If you find that mental and emotional wellness is suffering, here are some aspects of your culture to focus on:
- Building trust
- Manager training
- Setting realistic expectations
- Giving more feedback
- DEI efforts
- Offering mental health and wellness benefits
2. Employee Productivity
Many HR leaders track employee productivity statistics through the company's performance management or task tracking system.
Productivity can be measured by sales, tasks closed, hours worked, and revenue per employee, to give you some ideas.
You can also dig into presenteeism rates. If employee productivity is low, you may want to consider looking into:
- Quality of employee-manager relationships
- How expectations are set within teams
- Number of growth and promotion opportunities
- Whether employees are getting adequate feedback from their managers
3. Retention and Attrition Rates
Low retention and high attrition point to low employee engagement.
If you already know your attrition rate is high (like many other businesses worldwide in 2021), try asking yourself and your people why
- Holding exit interviews to uncover why employees are leaving
- Asking current employees what they like and dislike about their jobs
4. Customer Satisfaction Rates and Service Quality Ratings
Knowing how well employees perform, especially when talking to customers, will help you understand how engaged they are. Work with your marketing team to send a survey out to customers. Here are some customer survey ideas to get you started.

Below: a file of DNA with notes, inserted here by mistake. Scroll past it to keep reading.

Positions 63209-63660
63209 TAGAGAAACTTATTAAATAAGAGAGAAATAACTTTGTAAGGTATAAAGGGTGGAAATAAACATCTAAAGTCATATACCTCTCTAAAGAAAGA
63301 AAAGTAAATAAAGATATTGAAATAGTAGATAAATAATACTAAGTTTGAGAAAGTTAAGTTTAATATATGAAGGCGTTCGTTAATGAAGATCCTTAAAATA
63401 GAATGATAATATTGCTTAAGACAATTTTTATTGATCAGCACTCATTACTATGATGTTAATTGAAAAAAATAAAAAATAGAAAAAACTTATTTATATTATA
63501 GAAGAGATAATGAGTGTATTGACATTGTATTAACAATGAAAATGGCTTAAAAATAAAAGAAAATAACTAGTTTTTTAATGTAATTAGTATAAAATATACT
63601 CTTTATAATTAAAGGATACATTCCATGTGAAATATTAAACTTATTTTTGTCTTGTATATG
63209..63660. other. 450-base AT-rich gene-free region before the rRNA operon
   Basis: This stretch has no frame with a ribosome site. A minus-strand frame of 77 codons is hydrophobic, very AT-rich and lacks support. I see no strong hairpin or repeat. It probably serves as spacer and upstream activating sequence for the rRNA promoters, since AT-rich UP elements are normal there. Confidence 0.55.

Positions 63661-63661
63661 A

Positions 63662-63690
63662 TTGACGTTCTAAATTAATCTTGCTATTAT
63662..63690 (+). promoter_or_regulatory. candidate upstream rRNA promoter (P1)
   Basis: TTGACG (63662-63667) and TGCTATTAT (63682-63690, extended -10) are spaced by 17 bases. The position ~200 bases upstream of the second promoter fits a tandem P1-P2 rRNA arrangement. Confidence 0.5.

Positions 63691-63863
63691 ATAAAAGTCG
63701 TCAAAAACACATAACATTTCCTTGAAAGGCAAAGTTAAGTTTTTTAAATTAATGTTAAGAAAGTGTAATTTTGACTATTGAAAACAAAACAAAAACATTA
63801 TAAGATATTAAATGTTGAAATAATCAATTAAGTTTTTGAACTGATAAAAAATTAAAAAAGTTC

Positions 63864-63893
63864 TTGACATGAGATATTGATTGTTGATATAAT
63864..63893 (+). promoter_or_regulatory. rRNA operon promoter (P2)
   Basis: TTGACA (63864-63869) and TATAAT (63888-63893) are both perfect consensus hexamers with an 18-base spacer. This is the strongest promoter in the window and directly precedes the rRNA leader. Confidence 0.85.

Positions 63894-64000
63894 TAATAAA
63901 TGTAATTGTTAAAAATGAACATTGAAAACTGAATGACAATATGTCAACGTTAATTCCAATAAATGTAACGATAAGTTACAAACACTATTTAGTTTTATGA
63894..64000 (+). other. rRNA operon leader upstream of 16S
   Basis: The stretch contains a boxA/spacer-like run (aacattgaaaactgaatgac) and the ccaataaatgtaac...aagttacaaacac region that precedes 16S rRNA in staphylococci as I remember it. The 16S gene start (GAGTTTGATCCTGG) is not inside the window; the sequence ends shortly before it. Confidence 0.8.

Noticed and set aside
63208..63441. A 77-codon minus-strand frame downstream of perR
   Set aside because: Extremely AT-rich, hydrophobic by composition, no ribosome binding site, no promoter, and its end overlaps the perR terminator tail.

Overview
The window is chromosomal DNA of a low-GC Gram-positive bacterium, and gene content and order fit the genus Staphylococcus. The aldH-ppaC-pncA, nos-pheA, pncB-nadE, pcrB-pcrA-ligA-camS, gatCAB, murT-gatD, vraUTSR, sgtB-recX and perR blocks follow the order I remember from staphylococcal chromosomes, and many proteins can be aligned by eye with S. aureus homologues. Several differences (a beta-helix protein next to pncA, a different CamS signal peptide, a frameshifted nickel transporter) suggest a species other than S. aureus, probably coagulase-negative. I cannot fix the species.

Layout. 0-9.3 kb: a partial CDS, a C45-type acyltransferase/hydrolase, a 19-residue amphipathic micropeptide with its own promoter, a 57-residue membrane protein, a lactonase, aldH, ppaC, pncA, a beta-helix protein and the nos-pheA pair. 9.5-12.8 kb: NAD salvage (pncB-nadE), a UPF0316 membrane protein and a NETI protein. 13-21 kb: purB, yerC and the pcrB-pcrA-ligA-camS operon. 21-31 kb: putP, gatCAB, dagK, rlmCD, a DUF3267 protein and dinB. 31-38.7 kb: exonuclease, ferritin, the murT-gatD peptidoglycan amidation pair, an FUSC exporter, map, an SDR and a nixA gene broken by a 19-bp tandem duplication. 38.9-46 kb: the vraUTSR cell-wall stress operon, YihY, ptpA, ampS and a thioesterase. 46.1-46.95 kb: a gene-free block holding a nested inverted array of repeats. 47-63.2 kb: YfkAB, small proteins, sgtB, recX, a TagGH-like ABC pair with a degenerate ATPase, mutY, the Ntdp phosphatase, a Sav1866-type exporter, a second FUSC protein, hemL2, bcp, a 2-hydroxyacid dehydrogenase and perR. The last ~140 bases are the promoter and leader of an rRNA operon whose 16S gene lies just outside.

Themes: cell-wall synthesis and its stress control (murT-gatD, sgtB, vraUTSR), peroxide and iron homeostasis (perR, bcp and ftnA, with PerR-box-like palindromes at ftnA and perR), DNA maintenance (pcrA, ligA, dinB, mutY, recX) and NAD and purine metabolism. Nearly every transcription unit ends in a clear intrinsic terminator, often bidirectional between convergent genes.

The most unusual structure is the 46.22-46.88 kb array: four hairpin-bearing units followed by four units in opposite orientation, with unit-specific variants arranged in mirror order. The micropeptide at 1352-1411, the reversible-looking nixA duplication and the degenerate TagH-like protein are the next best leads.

If service quality ratings are low, look at the other data points you collected to find ways to support your people better. This will help increase customer satisfaction and engagement.
5. Work-life Balance Statistics
Surveys are great for this one.
Some employees will overwork due to stress, and some with underperform.
- How often they work outside of regular working hours
- Average hours worked per week in the past quarter
- The number of breaks they take each day
- How stressed they are about deadlines and workload
- How they would rate their work-life balance satisfaction
Similar to tracking employee engagement statistics around mental health, work with your managers to get answers to these questions.
76% of highly engaged organizations share employee engagement data with mid-level managers at least once every year. Working closely with your leaders and managers is key to gathering employee engagement statistics—and creating solutions to improve them.
Use these employee engagement statistics to determine the best ways to increase engagement for your workforce. For more employee engagement statistics, check out the report below! You can also view an infographic with a summary of the findings here.
By participating in/reading the service/website/blog/email series on this website, you acknowledge that this is a personal website/blog and is for informational purposes and should not be seen as mental health care advice. You should consult with a licensed professional before you rely on this website/blog’s information. All things written on this website should not be seen as therapy treatment and should not take the place of therapy or any other health care or mental health advice. Always seek the advice of a mental health care professional or physician. The content on this blog is not meant to and does not substitute for professional medical advice, diagnosis, or treatment.